Shark Week Stalks NH Woods?

Posted by: Loren Coleman on August 8th, 2011

Locals in the small town of Milton, New Hampshire are trying to figure out how a six-foot shark ended up in the region’s woods. Floyd Ellis told local station WMUR that his brother found the decomposing blue shark on Thursday. The closest ocean beach is a 45-minute drive away, so authorities think fishers without a license may have caught it there and then dumped it in the woods to decompose when they realized they might get in trouble for the catch. Miltonites at a local pond told the station they had never heard of anything like it.

One man suggested that the incident was likely a real-world extension of the Discovery Channel’s annual summer roundup of shark-themed programming.

“It’s totally Shark Week,” the man said.


Thanks to Marvin Pine for the news tip.


Andy Finkle sends along a new photo (above) and another news treatment (here).

The blue shark (Prionace glauca) is a species of requiem shark, family Carcharhinidae, that inhabits deep waters in the world’s temperate and tropical oceans. Preferring cooler waters, blue sharks migrate long distances, for example from New England to South America. They are not known to inhabit the waters of inland New Hampshire, however.

Loren Coleman About Loren Coleman
Loren Coleman is one of the world’s leading cryptozoologists, some say “the” leading living cryptozoologist. Certainly, he is acknowledged as the current living American researcher and writer who has most popularized cryptozoology in the late 20th and early 21st centuries. Starting his fieldwork and investigations in 1960, after traveling and trekking extensively in pursuit of cryptozoological mysteries, Coleman began writing to share his experiences in 1969. An honorary member of Ivan T. Sanderson’s Society for the Investigation of the Unexplained in the 1970s, Coleman has been bestowed with similar honorary memberships of the North Idaho College Cryptozoology Club in 1983, and in subsequent years, that of the British Columbia Scientific Cryptozoology Club, CryptoSafari International, and other international organizations. He was also a Life Member and Benefactor of the International Society of Cryptozoology (now-defunct). Loren Coleman’s daily blog, as a member of the Cryptomundo Team, served as an ongoing avenue of communication for the ever-growing body of cryptozoo news from 2005 through 2013. He returned as an infrequent contributor beginning Halloween week of 2015. Coleman is the founder in 2003, and current director of the International Cryptozoology Museum in Portland, Maine.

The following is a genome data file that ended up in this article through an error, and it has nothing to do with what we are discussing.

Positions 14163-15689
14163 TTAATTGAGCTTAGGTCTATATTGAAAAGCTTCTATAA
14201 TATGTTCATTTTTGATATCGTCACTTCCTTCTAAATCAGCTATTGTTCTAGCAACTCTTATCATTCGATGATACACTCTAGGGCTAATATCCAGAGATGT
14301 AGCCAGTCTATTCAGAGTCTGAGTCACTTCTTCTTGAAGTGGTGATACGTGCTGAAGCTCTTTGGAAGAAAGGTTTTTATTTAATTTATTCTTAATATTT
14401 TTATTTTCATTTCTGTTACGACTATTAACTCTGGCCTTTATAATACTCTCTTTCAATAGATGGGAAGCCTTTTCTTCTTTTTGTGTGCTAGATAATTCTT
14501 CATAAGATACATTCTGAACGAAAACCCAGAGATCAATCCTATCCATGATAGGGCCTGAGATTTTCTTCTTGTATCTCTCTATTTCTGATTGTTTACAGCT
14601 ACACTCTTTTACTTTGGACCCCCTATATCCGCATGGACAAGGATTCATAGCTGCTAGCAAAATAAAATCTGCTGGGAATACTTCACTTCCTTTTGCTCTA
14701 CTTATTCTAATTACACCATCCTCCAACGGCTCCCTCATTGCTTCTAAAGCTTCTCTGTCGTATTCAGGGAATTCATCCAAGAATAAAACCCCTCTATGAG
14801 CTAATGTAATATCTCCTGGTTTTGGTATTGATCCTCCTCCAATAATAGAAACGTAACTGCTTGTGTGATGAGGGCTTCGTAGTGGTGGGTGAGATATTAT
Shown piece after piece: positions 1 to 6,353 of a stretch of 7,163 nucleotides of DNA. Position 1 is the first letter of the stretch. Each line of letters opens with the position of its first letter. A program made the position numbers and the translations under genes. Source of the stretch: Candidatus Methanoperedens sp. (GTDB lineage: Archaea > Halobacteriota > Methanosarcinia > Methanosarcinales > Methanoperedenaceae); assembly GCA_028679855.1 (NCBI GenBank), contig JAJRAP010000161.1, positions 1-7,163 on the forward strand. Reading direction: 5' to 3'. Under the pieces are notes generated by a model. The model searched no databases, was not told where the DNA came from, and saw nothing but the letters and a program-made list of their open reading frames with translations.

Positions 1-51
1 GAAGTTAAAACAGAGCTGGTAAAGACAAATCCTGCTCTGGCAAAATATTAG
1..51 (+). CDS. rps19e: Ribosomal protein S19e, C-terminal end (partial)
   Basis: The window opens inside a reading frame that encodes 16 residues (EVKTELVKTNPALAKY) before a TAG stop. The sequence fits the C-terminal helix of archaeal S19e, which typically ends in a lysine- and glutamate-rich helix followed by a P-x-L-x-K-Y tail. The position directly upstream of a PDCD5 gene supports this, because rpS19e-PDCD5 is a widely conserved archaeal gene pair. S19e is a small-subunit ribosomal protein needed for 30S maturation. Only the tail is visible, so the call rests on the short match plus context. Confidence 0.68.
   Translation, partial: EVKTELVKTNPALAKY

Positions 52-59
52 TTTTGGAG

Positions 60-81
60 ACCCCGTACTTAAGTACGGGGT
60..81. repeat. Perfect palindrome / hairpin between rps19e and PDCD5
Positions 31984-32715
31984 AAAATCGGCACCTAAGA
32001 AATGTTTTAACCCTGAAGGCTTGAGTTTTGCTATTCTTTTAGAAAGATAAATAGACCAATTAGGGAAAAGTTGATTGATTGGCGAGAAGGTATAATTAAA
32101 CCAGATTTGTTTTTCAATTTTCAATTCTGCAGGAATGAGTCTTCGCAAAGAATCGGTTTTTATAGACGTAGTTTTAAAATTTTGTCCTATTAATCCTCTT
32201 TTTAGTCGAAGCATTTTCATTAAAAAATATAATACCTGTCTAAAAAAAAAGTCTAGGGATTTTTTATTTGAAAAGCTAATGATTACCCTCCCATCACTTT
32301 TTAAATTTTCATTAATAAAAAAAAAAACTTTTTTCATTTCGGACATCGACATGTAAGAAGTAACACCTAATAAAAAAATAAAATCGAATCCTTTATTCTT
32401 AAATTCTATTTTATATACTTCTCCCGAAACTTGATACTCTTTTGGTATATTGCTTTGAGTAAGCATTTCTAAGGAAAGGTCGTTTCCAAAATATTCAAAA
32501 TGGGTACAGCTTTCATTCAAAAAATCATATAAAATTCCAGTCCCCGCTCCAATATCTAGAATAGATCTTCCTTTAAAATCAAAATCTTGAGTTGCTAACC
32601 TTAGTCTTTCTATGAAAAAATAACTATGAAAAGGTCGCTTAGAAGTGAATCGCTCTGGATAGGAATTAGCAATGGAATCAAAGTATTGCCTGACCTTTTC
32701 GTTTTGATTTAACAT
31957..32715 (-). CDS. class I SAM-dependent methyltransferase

7 Responses to “Shark Week Stalks NH Woods?”

  1. Redrose999 responds:

    Wow, what a horrible waste. The poor shark.

  2. Hapa responds:

    Makes me think of the old Saturday Night Live skit about the “Land Shark!”

  3. mastiff responds:

    A couple of my friends caught a similar sized shark a few years back and put it in the local town fountain as a joke it died of course but got front page news the next day when it was discovered.

  4. Bast responds:

    Awful. Just awful.

  5. Hapa responds:

    Here’s the Landshark: the most dangerous cryptid ever known!

  6. semillama responds:

    That’s a heck of a fish fall.

  7. flame821 responds:

    I have to wonder what these fishing fellows are thinking (or maybe its drinking). Why do you bring things like this home with you if you don’t have a plan for them (either eating or taxidermy)

    I know a few years ago a bonnethead shark was found (dead, of course) in one of our Pennsylvanian streams. Besides the horrible death for a salt water creature, think about the sort of contamination you could be introducing to your local water supply. At least in this case it was dumped in the woods for scavengers and not in a local stream/pond/reservoir. But really, fellows, a little forethought (or catch and release) would be nice.

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